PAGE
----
And none of them can be tapped or come up with a glossy flashy hip anti-recruitment/what terrorist really do campaign presence online to counter theirs?
    Sure sounds like lack of interest or will to do anything to me. Totally infuriating.

    • I dunno what the answer is. On the one hand I think Obama is right to pursue gradual attrition instead of all out war; on the other hand I worry that he’s just biding his time till he gets out of office so the next president can deal with it.

  7. What do you do when the enemy hides among the civilian population? When they use hospitals, religious buildings, and businesses as places of refuge to ensure any attack results in massive collateral damage that they can then use as propaganda against any attacker? When they themselves have no issues attacking such places and no problems killing civilians or anyone else that gets in their way?

    I would say it’s not our fight and not our problem, but a lot of it actually is our fault. After taking over Iraq, we basically ‘fired’ the army, which was full of Baathists. They then had no jobs, resulting in a huge number of disenfranchised pissed-off assholes with military training. Then we allowed al-Maliki to further alienate the Sunni minority (who used to rule Iraq under Saddam) by essentially keeping them out of government and preventing them from having representation. So basically all the people who used to run things (admittedly assholes) lost power and jobs. You want to know who’s running ISIS/ISIL? It’s mostly these guys. If we hadn’t invaded Iraq, if we hadn’t eliminated the Iraqi army, if we hadn’t allowed the new government to alienate the Sunni minority, then we wouldn’t be in this situation. The assholes put in place by Saddam were assholes, to be sure, but they were given nowhere to go and nothing to do. These are the same dickheads that engaged in psychological warfare against us. They know what they’re doing, and they obviously do it quite well. They’re savage, and they’ve basically created their own bastardized version of Islam so they can brainwash their soldiers.

    I don’t have a solution, but I do think we are responsible for their existence. Of course, I can’t guarantee they wouldn’t still have come exist if we hadn’t invaded Iraq, but I think it’s unlikely they’d exist in this form. They would have remained contained. Now, I don’t necessarily disagree with the concept of helping other people revolt against corrupt dictatorships, but we haven’t done such a good job of country building afterwards. Personally, if I could have picked a country to invade and liberate, I would have picked North Korea, but W had it in for Saddam because Daddy and Oil.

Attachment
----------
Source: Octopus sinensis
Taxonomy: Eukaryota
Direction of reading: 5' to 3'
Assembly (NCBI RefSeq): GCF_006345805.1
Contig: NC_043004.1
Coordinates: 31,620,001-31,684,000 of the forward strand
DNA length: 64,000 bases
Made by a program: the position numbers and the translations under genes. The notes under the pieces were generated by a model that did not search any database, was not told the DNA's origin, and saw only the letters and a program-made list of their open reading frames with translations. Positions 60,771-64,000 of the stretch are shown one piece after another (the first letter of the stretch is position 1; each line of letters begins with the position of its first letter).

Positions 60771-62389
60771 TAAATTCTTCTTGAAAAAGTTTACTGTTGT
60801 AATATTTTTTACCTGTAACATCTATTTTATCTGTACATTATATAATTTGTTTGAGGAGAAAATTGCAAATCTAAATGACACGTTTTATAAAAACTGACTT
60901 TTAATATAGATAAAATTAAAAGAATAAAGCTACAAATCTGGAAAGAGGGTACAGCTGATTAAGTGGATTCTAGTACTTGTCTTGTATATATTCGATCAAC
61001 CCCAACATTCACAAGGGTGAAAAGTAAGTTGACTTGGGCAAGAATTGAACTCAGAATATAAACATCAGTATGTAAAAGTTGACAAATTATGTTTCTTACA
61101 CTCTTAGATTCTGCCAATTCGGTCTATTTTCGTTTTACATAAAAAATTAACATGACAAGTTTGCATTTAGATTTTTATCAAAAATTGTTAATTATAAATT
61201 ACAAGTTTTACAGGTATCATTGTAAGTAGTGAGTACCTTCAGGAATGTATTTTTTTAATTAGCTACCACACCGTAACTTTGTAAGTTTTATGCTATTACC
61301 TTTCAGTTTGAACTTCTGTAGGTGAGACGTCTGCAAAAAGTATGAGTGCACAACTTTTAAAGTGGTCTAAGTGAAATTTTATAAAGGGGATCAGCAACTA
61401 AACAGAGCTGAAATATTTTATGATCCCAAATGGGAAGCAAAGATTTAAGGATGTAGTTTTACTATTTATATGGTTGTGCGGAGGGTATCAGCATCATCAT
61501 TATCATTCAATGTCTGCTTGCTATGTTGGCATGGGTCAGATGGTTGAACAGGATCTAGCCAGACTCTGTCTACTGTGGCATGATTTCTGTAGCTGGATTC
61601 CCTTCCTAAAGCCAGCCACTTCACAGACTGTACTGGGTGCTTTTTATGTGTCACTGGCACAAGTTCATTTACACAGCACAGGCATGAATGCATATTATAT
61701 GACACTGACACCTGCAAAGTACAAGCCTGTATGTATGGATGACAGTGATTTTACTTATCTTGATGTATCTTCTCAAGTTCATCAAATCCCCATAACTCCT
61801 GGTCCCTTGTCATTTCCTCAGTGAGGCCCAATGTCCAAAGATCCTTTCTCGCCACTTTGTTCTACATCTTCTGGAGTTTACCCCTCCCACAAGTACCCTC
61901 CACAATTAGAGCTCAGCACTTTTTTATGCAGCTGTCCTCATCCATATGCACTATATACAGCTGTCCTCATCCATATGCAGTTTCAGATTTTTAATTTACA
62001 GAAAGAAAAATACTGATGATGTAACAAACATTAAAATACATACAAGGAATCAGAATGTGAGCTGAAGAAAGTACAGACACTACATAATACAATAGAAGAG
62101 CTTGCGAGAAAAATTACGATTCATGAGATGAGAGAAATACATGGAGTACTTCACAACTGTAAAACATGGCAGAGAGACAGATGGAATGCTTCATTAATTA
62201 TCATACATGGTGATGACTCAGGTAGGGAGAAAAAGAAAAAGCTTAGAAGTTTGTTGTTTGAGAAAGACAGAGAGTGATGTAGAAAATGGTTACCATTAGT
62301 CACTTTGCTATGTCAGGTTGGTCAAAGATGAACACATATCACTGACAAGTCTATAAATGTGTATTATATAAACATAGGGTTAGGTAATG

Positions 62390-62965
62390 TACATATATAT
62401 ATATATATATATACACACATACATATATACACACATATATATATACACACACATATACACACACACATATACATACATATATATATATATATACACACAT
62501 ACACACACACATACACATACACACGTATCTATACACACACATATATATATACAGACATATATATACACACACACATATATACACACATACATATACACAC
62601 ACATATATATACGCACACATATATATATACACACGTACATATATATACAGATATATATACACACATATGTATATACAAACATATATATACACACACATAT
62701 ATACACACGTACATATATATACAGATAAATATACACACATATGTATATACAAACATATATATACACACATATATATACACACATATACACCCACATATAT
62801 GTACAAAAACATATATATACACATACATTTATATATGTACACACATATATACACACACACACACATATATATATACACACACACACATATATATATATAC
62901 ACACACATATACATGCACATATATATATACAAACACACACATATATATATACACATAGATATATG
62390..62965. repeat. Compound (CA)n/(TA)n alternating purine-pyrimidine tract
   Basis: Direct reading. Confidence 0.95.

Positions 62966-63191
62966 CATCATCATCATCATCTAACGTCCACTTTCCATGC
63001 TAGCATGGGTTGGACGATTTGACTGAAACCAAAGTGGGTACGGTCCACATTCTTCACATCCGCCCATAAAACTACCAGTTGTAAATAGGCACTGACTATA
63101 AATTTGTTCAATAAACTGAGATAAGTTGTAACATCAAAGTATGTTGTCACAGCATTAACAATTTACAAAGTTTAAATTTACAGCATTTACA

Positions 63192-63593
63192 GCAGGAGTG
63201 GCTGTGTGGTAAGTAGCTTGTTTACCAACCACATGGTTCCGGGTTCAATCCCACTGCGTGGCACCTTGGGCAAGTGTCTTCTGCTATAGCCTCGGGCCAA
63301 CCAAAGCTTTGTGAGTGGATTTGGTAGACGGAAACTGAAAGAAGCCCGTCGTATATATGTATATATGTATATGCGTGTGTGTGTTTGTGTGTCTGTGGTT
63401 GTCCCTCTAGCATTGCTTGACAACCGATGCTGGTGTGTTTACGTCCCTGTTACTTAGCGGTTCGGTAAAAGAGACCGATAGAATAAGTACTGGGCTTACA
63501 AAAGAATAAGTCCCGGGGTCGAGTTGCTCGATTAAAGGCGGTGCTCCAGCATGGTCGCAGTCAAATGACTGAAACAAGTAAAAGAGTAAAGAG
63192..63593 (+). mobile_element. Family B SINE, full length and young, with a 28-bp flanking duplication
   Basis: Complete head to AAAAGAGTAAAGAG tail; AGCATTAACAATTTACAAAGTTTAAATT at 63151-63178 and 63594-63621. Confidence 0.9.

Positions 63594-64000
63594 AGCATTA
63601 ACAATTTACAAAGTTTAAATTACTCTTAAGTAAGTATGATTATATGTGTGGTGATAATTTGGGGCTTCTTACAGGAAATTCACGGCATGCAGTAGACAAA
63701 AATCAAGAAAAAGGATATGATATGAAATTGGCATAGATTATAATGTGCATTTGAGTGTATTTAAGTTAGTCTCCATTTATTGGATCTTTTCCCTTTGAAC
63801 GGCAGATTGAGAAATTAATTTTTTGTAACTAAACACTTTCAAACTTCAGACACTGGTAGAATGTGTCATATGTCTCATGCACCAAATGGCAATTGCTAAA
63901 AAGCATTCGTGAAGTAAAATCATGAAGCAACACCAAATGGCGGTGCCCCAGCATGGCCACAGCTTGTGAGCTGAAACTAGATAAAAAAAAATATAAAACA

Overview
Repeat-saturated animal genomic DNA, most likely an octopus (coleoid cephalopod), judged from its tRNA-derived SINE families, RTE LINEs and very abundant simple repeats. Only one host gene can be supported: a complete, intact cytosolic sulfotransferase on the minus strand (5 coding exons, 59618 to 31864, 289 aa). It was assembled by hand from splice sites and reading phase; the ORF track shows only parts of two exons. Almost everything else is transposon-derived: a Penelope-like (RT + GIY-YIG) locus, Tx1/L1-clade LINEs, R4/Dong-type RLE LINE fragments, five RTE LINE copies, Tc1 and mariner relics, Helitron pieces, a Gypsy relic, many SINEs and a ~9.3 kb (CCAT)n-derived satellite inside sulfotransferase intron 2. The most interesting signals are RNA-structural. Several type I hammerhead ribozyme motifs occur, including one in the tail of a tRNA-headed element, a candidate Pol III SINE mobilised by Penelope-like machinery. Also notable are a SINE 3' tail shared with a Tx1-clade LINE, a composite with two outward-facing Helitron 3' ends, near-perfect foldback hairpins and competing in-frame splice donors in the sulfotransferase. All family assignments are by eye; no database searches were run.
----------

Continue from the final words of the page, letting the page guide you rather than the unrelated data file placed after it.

Obama’s tactics are safe and probably the wisest ones for now, but it might not stay that way, and thanks to W and Dick Cheney, it’s already to late to put the cat back in the bag. These pricks are spreading their message and radicalizing people among us right now. Even wiping them out in the Middle East won’t change that. This is a battle that can and will be fought in and among the civilian populations of the world. Don’t get scared. Get angry. It took 8 years of Republican stupidity put us here. Don’t forget that. Obama didn’t start this problem, he inherited it.

    • Dood!! Wonderful to see you again. It’s been a long time and I’ve wondered how you were doing.

      Yep, we mucked around and made a huge mess in the Middle East. It’s no wonder they hate us. I’d hate us too if I lived there. Damn Americans coming in like they know what’s best for everyone else. And we keep messing in their business, proving to them every day that ISIS is right; America is the great Satan. Making ISIS’s case for them. Yep, W. did it. At least the world could see we had a reason to go into Afghanistan and look for Bin Laden (no reason to stay after he left, but reason enough to go in). But Iraq? None of our business. Made up excuses to commit an entire nation to war, just to pursue personal objectives.

      In a sense, we created ISIS. And we keep feeding their narrative. I’m not scared. I am angry. I’ve been angry ever since W. was elected.

"Opinion is the medium between knowledge and ignorance." ~ Plato

Fill in your details below or click an icon to log in:

WordPress.com Logo

You are commenting using your WordPress.com account. Log Out / Change )

Twitter picture

You are commenting using your Twitter account. Log Out / Change )

Facebook photo

You are commenting using your Facebook account. Log Out / Change )

Google+ photo

You are commenting using your Google+ account. Log Out / Change )

Connecting to %s

%d bloggers like this: